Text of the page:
YELLOW MOON – LENZ GEERK

About LENZ GEERK  “Mixed Blessings”

at Roberts Projects, Los Angeles, September 2019

 

LENZ GEERK, Untitled 2019, Acrylic on canvas, 100 x 70 cm
Courtesy of the artist and Roberts Projects, Los Angeles CA

LENZ GEERK, Croissant 2019, Acrylic on canvas, 24 x 18 cm Courtesy of the artist and Roberts Projects Los Angeles CA

YELLOW MOON

by Rosanna Albertini

No, says the child, the moon is white. That is not the moon, it’s a croissant. 

I am not in the mood for fighting, words assume they are right, so does the child. 

I keep seeing the moon wearing a puffy dress, looking kindly at the people of the house. 

They look at her or keep her in their minds in an uncanny way, even when the moon-croissant, the crescent moon, is off stage, or he looks as if he is wondering where she is, the man about to pick up his briefcase or maybe only passing by through the corridor. His thoughts, heavier than the bag, make him greenish. He might be a tree man growing out of the bag like a Houdini. It’s a painted reality, at the mercy of the marketplace.

 But the artist knows that and he is conscious at the same time, deeply conscious, that he makes people and rooms and objects in his paintings “the only way that he is able to get the picture to exist.” Therefore the story doesn’t have to be necessary,  “it has to exist but it doesn’t have to be necessary …. because the minute it is necessary it has in it no possibility of going on.” 

LENZ GEERK, Pearl Painting and Pearl Necklace 2019, Acrylic on canvas, 49 x 35 cm Courtesy of the artist and Roberts Projects, Los Angeles CA

Gertrude, you are welcome. Did you notice the woman adjusting the necklace underneath her hair, she only has a portion of an arm, maybe she is a statue. Her pearl is so powerful that turns into a giant pearl, a mother pearl? floating between painted waves in another painting. Mystery grows, for the two figures, the woman statue and the painting, float in the dark emerging from the canvas like Venus from the ocean. The painter, I wonder, maybe the painter is realizing he doesn’t have the soft, absorbing surface of felt underneath anymore, he is painting on canvas, not so easy, not so welcoming. He stops remembering the felt. He chops the arm, acts anew and lets the brush make the job.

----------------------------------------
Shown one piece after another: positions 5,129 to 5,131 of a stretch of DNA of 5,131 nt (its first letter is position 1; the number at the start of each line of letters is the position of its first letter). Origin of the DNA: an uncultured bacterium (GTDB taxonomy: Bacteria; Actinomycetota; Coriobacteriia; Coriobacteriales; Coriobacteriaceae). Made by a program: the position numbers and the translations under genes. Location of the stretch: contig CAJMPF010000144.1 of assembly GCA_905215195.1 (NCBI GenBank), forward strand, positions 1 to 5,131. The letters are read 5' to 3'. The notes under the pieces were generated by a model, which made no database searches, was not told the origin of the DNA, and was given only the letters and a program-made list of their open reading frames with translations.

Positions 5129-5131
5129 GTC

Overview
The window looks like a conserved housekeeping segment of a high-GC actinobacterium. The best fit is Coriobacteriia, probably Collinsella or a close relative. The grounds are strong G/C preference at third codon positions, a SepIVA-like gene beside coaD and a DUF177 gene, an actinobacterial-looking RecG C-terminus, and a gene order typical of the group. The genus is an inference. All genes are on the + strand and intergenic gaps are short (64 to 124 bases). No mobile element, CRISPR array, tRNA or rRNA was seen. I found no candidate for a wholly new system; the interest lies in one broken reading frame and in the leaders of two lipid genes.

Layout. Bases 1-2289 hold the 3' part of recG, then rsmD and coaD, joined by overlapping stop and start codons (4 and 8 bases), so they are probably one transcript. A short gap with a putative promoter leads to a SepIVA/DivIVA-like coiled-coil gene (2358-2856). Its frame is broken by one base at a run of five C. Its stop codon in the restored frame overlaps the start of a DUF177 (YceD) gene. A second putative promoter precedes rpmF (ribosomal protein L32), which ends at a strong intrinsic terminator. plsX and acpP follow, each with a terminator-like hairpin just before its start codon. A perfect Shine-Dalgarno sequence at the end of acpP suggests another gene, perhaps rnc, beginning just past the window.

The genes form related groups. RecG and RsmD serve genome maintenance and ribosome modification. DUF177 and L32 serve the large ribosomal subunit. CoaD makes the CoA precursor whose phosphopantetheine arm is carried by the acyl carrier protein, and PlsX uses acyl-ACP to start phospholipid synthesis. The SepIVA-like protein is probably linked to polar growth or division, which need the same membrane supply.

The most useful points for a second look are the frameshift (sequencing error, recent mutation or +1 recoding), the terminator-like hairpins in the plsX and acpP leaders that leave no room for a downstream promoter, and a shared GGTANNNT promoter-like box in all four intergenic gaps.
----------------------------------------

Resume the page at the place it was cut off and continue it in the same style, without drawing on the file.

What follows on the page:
Pirandello would call the figures six characters in search of their author, so lost in their own nature that they barely deal with the density of the living. Geerk’s painted creatures are not even completely human. They stand rigid, or slightly folded on themselves like leaves, or fall down in a strange angle as flowers do in a vase when the water has soaked the stem and petals dry up.  Impossible to imagine them in a less empty space, less anonymous. A man leans toward the crescent moon on the table, can’t reach her. His woman companion on the chair seems suspicious, keeps her distance.

LENZ GEERK, The Croissant 2019, Acrylic on canvas 80 x 115 cm Courtesy of the artist and Roberts Projects, Los Angeles CA

 Another woman in a small gray painting looks at the yellow presence from afar, half hidden behind the doorway. That is the epilogue of the mystery story, the same that unfolds in five views of the same place: one of the two corners of the moon has been eaten, or stolen. It’s a croissant, not a moon anymore. Exactly as in an old Inuit tale: the house was flying, people inside asked the house to stop, they were cold. The house stopped and the people put some light snow in their lamps, the snow burned and gave them light. Someone from the street went in and said, “the snow is burning!”  And the flame disappeared. 

In our story the flame remained lit in the painter.

An interesting closeness to Morandi’s palette, and to the soft edges of his painted cups and pitchers, goes along with the quiet intensity of the figures locked in themselves and unrevealed dreams. If the crescent moon is their dream, it’s obviously unreachable. But the painter ate it. 

LENZ GEERK, Untitled 2019, Acrylic on canvas, 150 x 200 cm Courtesy of the artist and Roberts Projects, Los Angeles CA

 BIBLIOGRAPHY

GERTRUDE STEIN, Look at Me Now and here I Am,  Writings and Lectures 1909-1945, Penguin Books, 1967

Inuit stories in Jerome Rothenberg, Technicians of the Sacred, Third edition, University of California press, 2017

MORANDI, Catalogue of Giorgio Morandi, San Francisco Museum of Modern Art, 1981. The catalogue I consulted belongs to Lucas Reiner, painter. He lent it to me with trepidation because it was one of his mother’s favorite books. Thank you Lucas, both the book and myself hope to see you soon.

 

ARTISTS’ TALES – GUTSY STORIES N.1

A R T I S T S’  T A L E S — G U T S Y   S T O R I E S 

N.1